The World Health Organization (WHO) continues to monitor the recent spread of monkeypox – a disease that, until now, has caused mild infections, despite the characteristic lesions on the skin.
More than 80 cases have been confirmed outside regions where the disease is endemic, in 15 countries in total: Germany, Australia, Austria, Belgium, Canada, Spain, United States, France, Israel, Italy, Netherlands, Portugal, United Kingdom , Sweden and Switzerland.
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The outbreak of the disease took scientists by surprise. The health authorities of the United Kingdom, for example, which counted 57 infected until this Monday (23/5), came to issue new recommendations recently, asking people who are infected or who have come into contact with someone who is sick to isolate themselves for three weeks.
On Friday (20/5), Belgium became the first country to enact a three-week quarantine for those infected.
Speaking on Sunday at the opening of the WHO World Health Assembly, Tedros Adhanom, director-general of the entity, commented that “the covid pandemic is not the only crisis in our world”.
“As we speak, our colleagues around the world are responding to outbreaks of Ebola in the Democratic Republic of Congo, smallpox and hepatitis of unknown cause, and complex humanitarian crises in Afghanistan, Ethiopia, Somalia, South Sudan, the Syrian Arab Republic, Ukraine and Yemen. “, he added.
“We face a formidable convergence of disease, drought, famine and war, fueled by climate change, inequality and geopolitical rivalry,” added the WHO chief.
A few days ago the entity had declared that a series of suspected cases of monkeypox were being investigated – without naming the countries involved – and warned that more infections were likely to be confirmed. On Saturday (21/5), it published a first list with the affected places.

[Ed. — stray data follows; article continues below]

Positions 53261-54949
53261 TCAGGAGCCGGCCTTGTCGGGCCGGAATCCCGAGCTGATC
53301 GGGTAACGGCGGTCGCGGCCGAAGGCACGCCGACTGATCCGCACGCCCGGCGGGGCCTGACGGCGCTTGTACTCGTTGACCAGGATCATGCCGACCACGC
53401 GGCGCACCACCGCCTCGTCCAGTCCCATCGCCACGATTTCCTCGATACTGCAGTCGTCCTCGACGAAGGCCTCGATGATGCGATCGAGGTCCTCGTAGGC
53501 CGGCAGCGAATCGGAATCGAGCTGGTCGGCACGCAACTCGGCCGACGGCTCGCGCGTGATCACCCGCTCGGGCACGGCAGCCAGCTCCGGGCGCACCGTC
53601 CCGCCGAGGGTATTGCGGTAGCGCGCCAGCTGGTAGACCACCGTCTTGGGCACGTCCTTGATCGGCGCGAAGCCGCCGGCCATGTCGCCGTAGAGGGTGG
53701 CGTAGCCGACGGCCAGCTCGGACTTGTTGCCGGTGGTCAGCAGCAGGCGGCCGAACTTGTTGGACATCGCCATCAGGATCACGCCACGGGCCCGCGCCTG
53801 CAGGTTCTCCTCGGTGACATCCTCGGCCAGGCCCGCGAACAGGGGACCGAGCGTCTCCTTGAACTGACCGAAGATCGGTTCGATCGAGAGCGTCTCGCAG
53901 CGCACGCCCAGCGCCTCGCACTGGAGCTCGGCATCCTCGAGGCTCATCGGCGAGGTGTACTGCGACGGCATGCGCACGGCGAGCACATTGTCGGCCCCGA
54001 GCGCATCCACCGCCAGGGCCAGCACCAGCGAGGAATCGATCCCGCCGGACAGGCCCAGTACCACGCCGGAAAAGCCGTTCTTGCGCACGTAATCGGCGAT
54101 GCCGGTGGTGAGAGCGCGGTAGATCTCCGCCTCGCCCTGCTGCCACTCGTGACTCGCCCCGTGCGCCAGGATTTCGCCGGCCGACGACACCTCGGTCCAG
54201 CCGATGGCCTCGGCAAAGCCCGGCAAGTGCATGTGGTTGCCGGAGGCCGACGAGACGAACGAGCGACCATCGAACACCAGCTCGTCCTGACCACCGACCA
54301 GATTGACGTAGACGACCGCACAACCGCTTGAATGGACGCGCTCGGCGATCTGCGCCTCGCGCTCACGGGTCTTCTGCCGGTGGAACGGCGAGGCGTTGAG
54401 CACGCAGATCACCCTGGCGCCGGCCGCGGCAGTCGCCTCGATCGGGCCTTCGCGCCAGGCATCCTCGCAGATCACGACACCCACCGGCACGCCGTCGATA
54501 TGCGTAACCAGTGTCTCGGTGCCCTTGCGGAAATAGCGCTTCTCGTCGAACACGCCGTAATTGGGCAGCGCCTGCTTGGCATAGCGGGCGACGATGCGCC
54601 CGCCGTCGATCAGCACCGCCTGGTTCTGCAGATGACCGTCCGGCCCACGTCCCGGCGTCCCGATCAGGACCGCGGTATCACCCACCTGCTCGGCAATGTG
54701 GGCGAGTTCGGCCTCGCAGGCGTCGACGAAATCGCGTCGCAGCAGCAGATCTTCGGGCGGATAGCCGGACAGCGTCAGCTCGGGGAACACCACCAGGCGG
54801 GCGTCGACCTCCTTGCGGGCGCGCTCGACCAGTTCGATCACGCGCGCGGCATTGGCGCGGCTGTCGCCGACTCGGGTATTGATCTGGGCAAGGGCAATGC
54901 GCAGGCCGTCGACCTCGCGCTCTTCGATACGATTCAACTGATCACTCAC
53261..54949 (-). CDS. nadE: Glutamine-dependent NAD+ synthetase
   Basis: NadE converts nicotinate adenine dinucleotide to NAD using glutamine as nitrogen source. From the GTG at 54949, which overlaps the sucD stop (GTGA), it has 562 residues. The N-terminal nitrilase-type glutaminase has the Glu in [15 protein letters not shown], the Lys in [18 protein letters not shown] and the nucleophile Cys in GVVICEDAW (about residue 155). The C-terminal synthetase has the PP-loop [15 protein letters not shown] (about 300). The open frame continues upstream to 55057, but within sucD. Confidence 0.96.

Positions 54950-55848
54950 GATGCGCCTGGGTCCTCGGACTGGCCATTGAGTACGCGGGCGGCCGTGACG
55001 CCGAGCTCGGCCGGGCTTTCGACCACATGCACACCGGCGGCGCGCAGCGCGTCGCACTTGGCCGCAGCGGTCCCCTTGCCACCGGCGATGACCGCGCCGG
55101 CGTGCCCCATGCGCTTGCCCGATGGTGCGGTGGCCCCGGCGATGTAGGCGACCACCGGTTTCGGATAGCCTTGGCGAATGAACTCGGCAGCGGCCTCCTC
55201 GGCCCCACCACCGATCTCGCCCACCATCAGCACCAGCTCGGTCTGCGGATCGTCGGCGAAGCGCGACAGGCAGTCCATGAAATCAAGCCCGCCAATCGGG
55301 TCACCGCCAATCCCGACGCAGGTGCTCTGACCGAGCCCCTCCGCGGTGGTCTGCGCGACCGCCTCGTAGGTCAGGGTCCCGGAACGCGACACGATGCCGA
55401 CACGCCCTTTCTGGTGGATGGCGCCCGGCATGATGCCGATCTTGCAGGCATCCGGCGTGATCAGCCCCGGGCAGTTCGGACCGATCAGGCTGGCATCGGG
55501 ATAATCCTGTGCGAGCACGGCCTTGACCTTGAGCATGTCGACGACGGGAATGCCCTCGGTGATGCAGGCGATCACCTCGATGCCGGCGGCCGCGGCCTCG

After a first outbreak was identified in the UK, the virus went on to be detected in several other countries across Europe – with public health agencies in Spain, Portugal, Germany, Belgium, France, the Netherlands, Italy and Sweden all confirming cases.
Other infections were announced in Austria and Switzerland on Sunday. Argentina also reported a first suspected case.
Susan Hopkins, director of the UK Health Security Agency, said that new cases are being detected “daily” and that the virus has already spread in a community way in the country, that is, among people who have not had contact with anyone who visited the African continent, where the disease is endemic.
The risk to the general population, however, remains “extremely low,” she says, with cases so far mostly found in some urban areas.
The virus that causes monkeypox is most common in remote parts of Central and West Africa — and it doesn’t tend to spread easily between people.
The illness is usually mild and most infected people recover within a few weeks.
While there is no specific vaccine for monkeypox, several countries have reported that they are stockpiling doses against “common” smallpox. As the viruses that cause the two diseases are quite similar, the immunizing agent is about 85% effective in preventing infection.
It is still unclear why the outbreaks are happening now.
One possibility is that the virus has changed in some way, although there is currently little evidence to indicate the existence of a new variant.
Another possible explanation is that the virus found the right place at the right time to spread.
It is also possible that monkeypox is spreading more rapidly than in the past because of declining vaccine coverage for “common” smallpox.
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